Prevalence of New Psychoactive Substances (NPS) Among US Youth: "In the United States, there are indications of an increase in NPS use among certain user groups between 2009 and 2013; the prevalence of lifetime use of a 'novel psychoactive substance' among the population aged 12-34 was 1.2 per cent in 2013.235 There are signs of declining use of synthetic cannabinoids among secondary school students in the United States.
Estimated prevalence and trends in use of various substances by young people and adults in the United States and worldwide.
Global Prevalence of Cocaine Use: Despite these regional fluctuations, the annual prevalence of cocaine use remained largely stable at the global level
over the period 1998-2014, fluctuating at between 0.3 and 0.4 per cent of the population aged 15-64. However, as the population has grown, the number of cocaine users has increased, from some 14 million in 1998 to 18.8 million in 2014. Meanwhile, it is likely that there has been a decline in per capita consumption of cocaine,
Illegal Drug Use and Marijuana Use in Lifetime, Past Year, and Past Month among Persons Aged 12 and Older in the US by Age, Gender, and Race/Ethnicity, 2015 and 2016
Drug-Positive Rates In US Military: "While the overall illicit drug use rate is holding constant, the number of MRO reviews is increasing (includes legitimate prescription drug use and positive UAs for other pharmaceutical drugs; see Figure 15, page 54). As previously noted, current policy governing prescription drug use may be masking illicit drug use due to open-ended prescriptions. Overall use of amphetamines (including both legal and illegal) is growing at a rate of 2.8 percent per year for all COMPOS.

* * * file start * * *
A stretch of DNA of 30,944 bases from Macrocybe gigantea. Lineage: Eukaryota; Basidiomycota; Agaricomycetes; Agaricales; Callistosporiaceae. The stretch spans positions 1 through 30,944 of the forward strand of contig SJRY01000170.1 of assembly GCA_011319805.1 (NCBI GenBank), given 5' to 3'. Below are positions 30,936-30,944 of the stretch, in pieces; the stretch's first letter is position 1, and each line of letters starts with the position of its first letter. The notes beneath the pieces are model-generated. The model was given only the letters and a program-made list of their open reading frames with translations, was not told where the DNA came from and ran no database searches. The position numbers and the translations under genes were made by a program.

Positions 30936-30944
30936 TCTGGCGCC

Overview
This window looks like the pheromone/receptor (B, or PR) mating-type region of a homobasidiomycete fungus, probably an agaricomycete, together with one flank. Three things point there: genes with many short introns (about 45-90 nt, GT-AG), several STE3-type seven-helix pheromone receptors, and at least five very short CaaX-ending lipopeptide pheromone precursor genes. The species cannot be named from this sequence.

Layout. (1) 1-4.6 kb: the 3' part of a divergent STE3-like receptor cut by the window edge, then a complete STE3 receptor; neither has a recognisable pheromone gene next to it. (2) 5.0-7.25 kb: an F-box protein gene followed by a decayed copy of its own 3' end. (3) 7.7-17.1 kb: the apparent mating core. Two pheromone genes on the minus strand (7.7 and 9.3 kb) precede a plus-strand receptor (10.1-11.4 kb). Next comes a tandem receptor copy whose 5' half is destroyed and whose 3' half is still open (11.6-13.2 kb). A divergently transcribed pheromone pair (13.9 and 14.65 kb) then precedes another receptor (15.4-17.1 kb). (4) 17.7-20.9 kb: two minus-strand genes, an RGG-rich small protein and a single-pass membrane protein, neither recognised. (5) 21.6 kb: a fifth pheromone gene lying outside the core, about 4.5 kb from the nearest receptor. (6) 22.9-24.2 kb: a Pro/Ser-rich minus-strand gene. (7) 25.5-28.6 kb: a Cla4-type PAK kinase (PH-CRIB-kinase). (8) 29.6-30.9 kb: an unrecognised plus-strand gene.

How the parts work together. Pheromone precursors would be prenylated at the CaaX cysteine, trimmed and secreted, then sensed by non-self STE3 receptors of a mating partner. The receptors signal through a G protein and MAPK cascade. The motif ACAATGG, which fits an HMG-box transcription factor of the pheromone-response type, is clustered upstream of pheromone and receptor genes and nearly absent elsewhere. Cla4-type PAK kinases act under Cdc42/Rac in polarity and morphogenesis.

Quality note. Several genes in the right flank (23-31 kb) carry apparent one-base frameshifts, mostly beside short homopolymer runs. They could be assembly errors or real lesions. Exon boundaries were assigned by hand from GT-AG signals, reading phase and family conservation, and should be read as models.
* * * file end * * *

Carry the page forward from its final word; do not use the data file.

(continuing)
Estimated Daily Prevalence of Use of Various Drugs By US Youth In Grades 8, 10, and 12 Combined, According to the Monitoring the Future Survey -- Entries in Percentages
"Marijuana, the most widely used of the illicit drugs, did not show any significant change in annual prevalence this year in any of the three grades, nor in the three grades combined. After rising for several years, the annual prevalence of marijuana has more or less leveled out since about 2010.
" Marijuana is by far the most widely used illicit drug. Nearly half of all 12th graders (45%), nearly one third of 10th graders (31%), and over one in seven 8th graders (14%) reported some marijuana use in their lifetime. Among 12th graders, 37% reported some use in the past year, and 23% reported some use in the past month. Among 10th graders, the corresponding percentages were 26% and 16%, respectively, and among 8th grade students, 10% and 5.5%.
Prevalence of Daily Or Almost Daily Marijuana Use in the US: "In 2013, 5.7 million persons aged 12 or older used marijuana on a daily or almost daily basis in the past 12 months (i.e., on 300 or more days in that period), which was an increase from the 3.1 million daily or almost daily users in 2006 (Figure 2.15). The number of daily or almost daily users of marijuana in 2013 represented 17.4 percent of past year users.
"On average, 7% of the ESPAD students stated that they had used marijuana or hashish during the past 30 days. As a proportion of the group reporting lifetime use, this corresponds to roughly four in ten. The highest rates of past-30-days cannabis use are found in the two neighbouring countries of France and Monaco (24% and 21%, respectively), followed by the United States (not an ESPAD country) (18 %) and the Czech Republic and Spain (not an ESPAD country) (15% each).
"Overall, supply reduction—that is, reducing the availability of drugs—does not appear to have played as major a role as many had assumed in four of the five most important downturns in illicit drug use that have occurred to date, namely, those for marijuana, cocaine, crack, and ecstasy (see, for example, Figures 8-4, 8-5, and 8-6). The case of cocaine is particularly striking, as perceived availability actually rose during much of the period of downturn in use that began in the mid- 1980s.